Thank you for sharing yourself with us.

    Beth

    Reply

  13. Kispangit
    Sep 01, 2017 @ 12:00:23

    Bleeding is no good, indeed. But it is not over yet.
    Death is nothing but a transition to the Hereafter. That’s when it gets real. We can no longer do anything for ourselves then.
    Use your time wisely, it seems to be running out. Think about your past deeds. Repent the bad ones. Pray for forgiveness to the Almighty Creator. Be sincere. Heaven is not granted, we all have to work for it.

    Reply

  14. Barbara Gettelman
    Sep 01, 2017 @ 12:45:21

    I am a writer and a reader. You have taken me to a place I could not have imagined. I know I will be thinking of you when my time comes. Meanwhile I hope to be able to somehow reach others because of your insights and courage in facing and sharing your future.

    Reply

  15. Sue Theeck
    Sep 01, 2017 @ 15:55:29

    Julie, I wish for you peace and comfort…thank you for being so open about your feelings…I pray for you…all of us…every night….hugs on their way from Michigan to you💗

    Reply

  16. Eric
    Sep 01, 2017 @ 20:54:52

    Julie, I felt sad reading about your hospital stay but I sincerely think your body can continue to fight this cancer for many more months to come. As a stage IV cancer patient myself, I’ve learned our body can be incredibly resilient and you’ve shown that. Please try to take care of yourself and stay strong.. You are an inspiration!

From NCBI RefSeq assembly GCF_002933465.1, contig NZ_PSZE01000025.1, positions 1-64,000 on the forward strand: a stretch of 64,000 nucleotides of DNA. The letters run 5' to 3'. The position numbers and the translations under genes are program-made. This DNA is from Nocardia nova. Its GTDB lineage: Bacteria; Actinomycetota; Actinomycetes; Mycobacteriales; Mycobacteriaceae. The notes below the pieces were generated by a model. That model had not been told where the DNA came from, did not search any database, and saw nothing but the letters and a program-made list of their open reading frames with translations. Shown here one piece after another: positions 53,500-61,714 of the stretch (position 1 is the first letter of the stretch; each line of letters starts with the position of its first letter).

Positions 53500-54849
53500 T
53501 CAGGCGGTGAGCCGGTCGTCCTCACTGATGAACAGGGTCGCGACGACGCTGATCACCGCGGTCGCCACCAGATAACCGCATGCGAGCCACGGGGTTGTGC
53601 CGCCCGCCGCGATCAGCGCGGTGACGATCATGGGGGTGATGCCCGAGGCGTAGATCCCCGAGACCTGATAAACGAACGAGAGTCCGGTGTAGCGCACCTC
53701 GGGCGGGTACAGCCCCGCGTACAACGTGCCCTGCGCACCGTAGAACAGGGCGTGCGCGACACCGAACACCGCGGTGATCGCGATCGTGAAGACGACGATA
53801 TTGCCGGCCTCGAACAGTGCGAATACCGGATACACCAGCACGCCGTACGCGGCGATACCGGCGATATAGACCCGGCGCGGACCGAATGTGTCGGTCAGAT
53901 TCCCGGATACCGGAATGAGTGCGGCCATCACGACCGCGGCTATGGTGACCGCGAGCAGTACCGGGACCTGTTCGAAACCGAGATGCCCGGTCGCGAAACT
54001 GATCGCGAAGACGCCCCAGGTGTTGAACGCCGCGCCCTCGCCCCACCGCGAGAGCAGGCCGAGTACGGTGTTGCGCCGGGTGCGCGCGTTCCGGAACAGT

Reply

  17. Carrie Basas
    Sep 01, 2017 @ 21:29:37

    Thank you, Julie.

    Reply

  18. Nuria
    Sep 05, 2017 @ 04:50:47

    Thank you. So meaningful. So generous. Again in the face of fear and loneliness, you are bravely showing us the way. I am listening. As prior posters said: I know I will think of you when my time comes. We will all be one with you.

    Reply

  19. Lilly
    Sep 06, 2017 @ 09:51:03

    I think of you often. I speak with my cousin who is dyING and think though I will face the days you and he experience now, it is not yet in my proximity. I am not religious or too spiritual, but I think of you constantly. You put into words all these feelings I have had. The second wives things, the young kids, the jealousy for things that I feel have exited my life (the ability to hold a job, raise my kid, care for myself)… and then I stop myself from too much self-pity. Because what I still have is LIFE, and DEATH does come but it is a final point that looks so different when we come closer to it. I am so sorry you feel alone. I am always thinking of you.

    Reply

  20. Susan Van Metre
    Sep 08, 2017 @ 10:13:26

    You are a warrior. I am in awe of you.

    Reply

  21. Wonn
    Sep 14, 2017 @ 02:35:52

    Thank you for sharing so much of your life with us, you are truly amazing

    Reply